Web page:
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I agree with my hon. Friend entirely. One of the great things about “The Plan for Growth” is that the Chancellor did not try to say that there is a silver bullet for creating growth in the economy, or that we can pick winners. No bureaucracy or Government can really pick winners to generate economic growth. I am reminded of a story—perhaps apocryphal, but certainly instructive—about McKinsey, the strategy consultancy firm, which produced an economic outlook for the 2000s that completely omitted the internet when identifying the key drivers of economic growth. Today the internet is a massive sector worth, I think, £100 billion and employing thousands of people. It is right that we have not tried to pick winners.
Looking at what the Chancellor has done, I note that it is we, rather than Opposition Members, who recognise that growth will come from the private sector, not from a state-led programme. That is why I agree with the four objectives that he laid out: to be competitive on taxes; to be one of the best places to start, finance and grow a business; to encourage investment in exports as a route to a more balanced economy; and to create a more educated work force.
I will focus on just one of those areas—starting, financing and growing small businesses—partly because I have an interest in it because my constituency is full of small businesses. Nationally, however, there are 4.8 million small and medium-sized enterprises, and they are responsible for 50% of private sector output and 60% of jobs. If we really want to create the growth that drives jobs, we should surely look to do so from the private sector.
Research by the National Endowment for Science, Technology and the Arts points out that 6% of the fastest-growing companies create 50% of the jobs, not just in the south-east, but throughout all regions and sectors. In other words, the start-up, survival and eventual success of small companies is vital for public policy and for creating growth.
Mr Robinson mentioned bank lending, but fast-growing companies’ revenues are often volatile and their cash flows can be unpredictable. Banks do not want to lend to them, so we need to be able to create an environment for equity lending. One thing we know in the UK is that, if people want to raise amounts below £2 million, they find it incredibly difficult to do so. Such risk capital, however, encourages businesses to take a risk—to take on the new plant, to hire new staff—so it is great that there are so many changes to the enterprise investment scheme in “The Plan for Growth”.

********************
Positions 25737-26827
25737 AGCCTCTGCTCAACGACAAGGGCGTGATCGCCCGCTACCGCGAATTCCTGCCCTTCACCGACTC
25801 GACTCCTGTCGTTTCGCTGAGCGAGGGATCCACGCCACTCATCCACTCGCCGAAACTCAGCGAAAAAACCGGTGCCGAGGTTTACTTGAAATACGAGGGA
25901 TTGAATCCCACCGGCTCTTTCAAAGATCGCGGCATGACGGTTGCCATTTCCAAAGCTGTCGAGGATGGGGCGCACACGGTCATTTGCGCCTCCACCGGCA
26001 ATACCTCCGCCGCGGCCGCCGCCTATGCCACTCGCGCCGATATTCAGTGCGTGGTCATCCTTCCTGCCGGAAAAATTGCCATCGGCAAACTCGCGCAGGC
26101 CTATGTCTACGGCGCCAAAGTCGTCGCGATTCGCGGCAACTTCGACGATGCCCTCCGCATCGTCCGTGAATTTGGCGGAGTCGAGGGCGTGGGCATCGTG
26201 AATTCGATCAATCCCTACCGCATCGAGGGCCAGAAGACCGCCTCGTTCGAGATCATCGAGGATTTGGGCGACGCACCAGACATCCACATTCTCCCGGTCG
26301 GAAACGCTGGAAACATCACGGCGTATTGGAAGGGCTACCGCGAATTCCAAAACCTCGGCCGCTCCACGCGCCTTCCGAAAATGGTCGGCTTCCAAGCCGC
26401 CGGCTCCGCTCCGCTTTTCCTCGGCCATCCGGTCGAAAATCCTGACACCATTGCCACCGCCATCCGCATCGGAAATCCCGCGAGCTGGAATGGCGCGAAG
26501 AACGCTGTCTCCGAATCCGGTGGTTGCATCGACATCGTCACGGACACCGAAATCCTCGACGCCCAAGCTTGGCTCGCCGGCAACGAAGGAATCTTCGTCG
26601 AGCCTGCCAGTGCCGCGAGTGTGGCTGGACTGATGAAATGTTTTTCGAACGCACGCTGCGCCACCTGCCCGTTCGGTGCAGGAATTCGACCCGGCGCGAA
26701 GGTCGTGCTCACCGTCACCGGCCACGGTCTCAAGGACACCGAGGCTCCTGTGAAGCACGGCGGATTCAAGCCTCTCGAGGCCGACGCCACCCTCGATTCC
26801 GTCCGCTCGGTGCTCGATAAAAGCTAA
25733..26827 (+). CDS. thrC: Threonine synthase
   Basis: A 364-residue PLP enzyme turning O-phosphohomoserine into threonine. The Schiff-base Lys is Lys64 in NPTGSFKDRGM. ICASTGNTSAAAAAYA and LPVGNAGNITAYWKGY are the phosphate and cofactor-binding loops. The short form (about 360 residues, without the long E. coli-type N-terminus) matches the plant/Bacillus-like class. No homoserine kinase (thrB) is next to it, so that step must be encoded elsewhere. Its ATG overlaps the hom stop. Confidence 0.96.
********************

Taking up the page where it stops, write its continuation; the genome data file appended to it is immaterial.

Increasing relief to 30% means that someone who is going to invest in a business knows that they can offset 30% of their investment against tax. It will encourage people to take sensible risks and invest in those companies that will drive growth. Raising the relevant annual limit to £1 million and to £10 million per company means that companies can seek capital from high net-worth and private individuals, not just from institutions. Anybody who is involved in small businesses knows that people often rely on friends and family to support their business in its early stages, so it is good to see the Government backing those who are ready and willing to take such risks.
Raising the limit on qualifying companies to 250 employees means that the measure will apply not just to start-up companies, where the failure rate can be quite high, but to well-established companies that need capital to grow. I would like to see what more the Government can do to allow connected persons to enjoy such tax reliefs, because connected persons—directors—cannot enjoy them at the moment, and that is where businesses get much of the expertise that they need. By making investment in small businesses easier, the Budget recognises and encourages people who are willing to take risks.